More MS news articles for September 2002

Hatteberg: Listen to your community

http://www.thekansan.com/stories/092702/fro_0927020011.shtml

September 27th, 2002
By Brian Huxman
Newton Kansan

Larry Hatteberg has seen a lot of things. Talked to a lot of people. Asked questions. Shot video footage of his interviews. Won awards.

But the one piece of advice he could offer the Newton community at Thursday night's annual meeting of the Newton Area Chamber of Commerce was to learn to listen.

Hatteberg has made a career during nearly 40 years at KAKE-TV in Wichita by listening to what people have to say.

It hasn't always been an easy task, he said.

"There are many great people in the Newton area," Hatteberg said. "I challenge you to meet every one of them. Sometimes, all they want is a good listener."

The best stories, Hatteberg said, are the ones that come from people who aren't considered community leaders. Instead, Hatteberg finds stories in unique locations throughout the state. The stories aren't always easy to get. And some people he listens to, Hatteberg said, don't really believe they have a story to tell.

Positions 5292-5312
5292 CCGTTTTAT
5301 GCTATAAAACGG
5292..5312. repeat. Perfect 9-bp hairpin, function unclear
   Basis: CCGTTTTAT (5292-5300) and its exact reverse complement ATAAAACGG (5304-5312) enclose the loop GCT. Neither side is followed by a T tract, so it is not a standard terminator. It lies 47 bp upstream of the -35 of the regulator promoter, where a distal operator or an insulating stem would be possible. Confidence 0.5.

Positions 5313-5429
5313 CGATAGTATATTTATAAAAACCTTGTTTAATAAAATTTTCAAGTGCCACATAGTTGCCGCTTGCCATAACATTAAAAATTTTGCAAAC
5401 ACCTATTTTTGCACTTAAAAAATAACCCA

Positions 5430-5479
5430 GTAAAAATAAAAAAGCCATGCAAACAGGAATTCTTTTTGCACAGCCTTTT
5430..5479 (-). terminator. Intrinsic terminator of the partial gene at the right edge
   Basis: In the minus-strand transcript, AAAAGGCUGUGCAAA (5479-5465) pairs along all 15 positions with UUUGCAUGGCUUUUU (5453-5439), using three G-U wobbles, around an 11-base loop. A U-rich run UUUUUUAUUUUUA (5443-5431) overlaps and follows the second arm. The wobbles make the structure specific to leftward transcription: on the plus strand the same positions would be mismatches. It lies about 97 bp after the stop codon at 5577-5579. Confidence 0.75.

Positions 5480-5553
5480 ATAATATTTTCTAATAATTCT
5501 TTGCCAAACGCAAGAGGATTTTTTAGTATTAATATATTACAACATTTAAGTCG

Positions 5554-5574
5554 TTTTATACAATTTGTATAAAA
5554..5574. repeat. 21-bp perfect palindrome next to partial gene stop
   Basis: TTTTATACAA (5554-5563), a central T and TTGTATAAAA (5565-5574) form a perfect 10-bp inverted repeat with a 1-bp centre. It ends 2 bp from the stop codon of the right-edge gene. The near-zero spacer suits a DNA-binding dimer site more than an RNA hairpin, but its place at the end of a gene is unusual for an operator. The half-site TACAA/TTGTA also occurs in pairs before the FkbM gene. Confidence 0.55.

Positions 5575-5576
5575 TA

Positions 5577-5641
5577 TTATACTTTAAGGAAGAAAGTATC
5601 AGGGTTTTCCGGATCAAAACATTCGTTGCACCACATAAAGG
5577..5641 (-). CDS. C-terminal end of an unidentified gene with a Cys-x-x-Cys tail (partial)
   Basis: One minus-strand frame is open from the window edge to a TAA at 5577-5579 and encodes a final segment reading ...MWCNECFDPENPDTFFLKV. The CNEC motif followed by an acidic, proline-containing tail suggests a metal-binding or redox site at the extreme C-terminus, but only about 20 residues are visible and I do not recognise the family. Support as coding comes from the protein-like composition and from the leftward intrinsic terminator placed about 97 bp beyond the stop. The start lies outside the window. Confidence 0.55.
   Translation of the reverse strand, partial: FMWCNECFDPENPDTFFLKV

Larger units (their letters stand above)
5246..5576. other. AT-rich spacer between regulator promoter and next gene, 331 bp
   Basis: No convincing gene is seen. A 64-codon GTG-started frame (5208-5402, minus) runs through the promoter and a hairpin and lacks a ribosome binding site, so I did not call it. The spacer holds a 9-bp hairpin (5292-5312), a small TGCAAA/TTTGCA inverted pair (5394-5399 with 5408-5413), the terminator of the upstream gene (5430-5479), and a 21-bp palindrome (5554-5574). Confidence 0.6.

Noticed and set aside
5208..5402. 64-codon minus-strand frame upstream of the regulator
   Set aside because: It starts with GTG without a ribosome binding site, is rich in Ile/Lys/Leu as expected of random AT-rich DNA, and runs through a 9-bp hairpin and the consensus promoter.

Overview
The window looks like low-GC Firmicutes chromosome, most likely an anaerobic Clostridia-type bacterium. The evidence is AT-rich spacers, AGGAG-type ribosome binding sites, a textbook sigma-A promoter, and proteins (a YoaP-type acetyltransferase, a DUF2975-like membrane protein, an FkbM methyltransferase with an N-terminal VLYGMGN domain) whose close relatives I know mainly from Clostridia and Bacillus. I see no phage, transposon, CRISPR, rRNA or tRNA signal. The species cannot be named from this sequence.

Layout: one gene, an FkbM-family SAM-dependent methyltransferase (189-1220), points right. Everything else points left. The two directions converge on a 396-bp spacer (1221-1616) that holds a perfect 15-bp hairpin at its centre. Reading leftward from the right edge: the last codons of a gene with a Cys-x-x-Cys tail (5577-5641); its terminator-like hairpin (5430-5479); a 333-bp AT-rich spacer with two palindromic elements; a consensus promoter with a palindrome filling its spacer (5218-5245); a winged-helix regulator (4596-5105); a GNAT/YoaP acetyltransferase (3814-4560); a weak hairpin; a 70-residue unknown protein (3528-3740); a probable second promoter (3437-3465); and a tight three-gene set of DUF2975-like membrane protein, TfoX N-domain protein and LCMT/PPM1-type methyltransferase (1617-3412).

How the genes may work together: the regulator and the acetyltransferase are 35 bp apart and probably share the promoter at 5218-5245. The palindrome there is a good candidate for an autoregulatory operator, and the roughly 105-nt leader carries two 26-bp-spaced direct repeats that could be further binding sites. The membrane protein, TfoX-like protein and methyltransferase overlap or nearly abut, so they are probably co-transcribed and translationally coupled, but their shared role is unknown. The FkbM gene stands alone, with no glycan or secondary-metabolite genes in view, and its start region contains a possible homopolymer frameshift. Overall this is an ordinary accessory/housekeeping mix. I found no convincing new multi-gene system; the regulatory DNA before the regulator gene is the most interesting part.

One of Hatteberg's favorite stories was about a man who told Hatteberg he had nothing to tell. So the newsman went to see for himself.

What he found astonished him.

"Pat" was a graphic artist who graduated from Wichita State University and had job offers all over the country. He was about to get married when he found out the woman who would become his wife, "Mary," had multiple sclerosis. Now 25 years later, the only job Pat has ever worked was caring for his wife.

Pat told Hatteberg Mary was in the final stages of MS, and she only had about three good hours a day, so Pat spent all of his time and energy making those three hours the best three hours of Mary's life.

"He gave up his life for the woman he loved," Hatteberg said of Pat. "Pat told me 'I would not trade one day of my life for anybody else's.' ... Every time I see that story, I think, 'Now there is a real man.'"

Hatteberg has taken his featurette, "Hatteberg's People," all over the world. And the one common denominator, he said, is that no matter where you go, there's always someone with a story to tell.

Hatteberg said he's talked to all kinds of people with all kinds of stories. Some good. Some bad.

"You have to be ready to listen," he said.

Listening, he said, is what helps people want to tell their stories.

"There are times that I go out to talk to someone and never ask a question," he said.

Many times, Hatteberg said, stories he hears are gifts to him.

"I realize what I should be doing in my life, and that is listening," he said. "And my goal is to make sure that there aren't people on my block in my neighborhood that just need someone to listen to them."
 

© Copyright 2002 The Newton Kansan & Morris Communications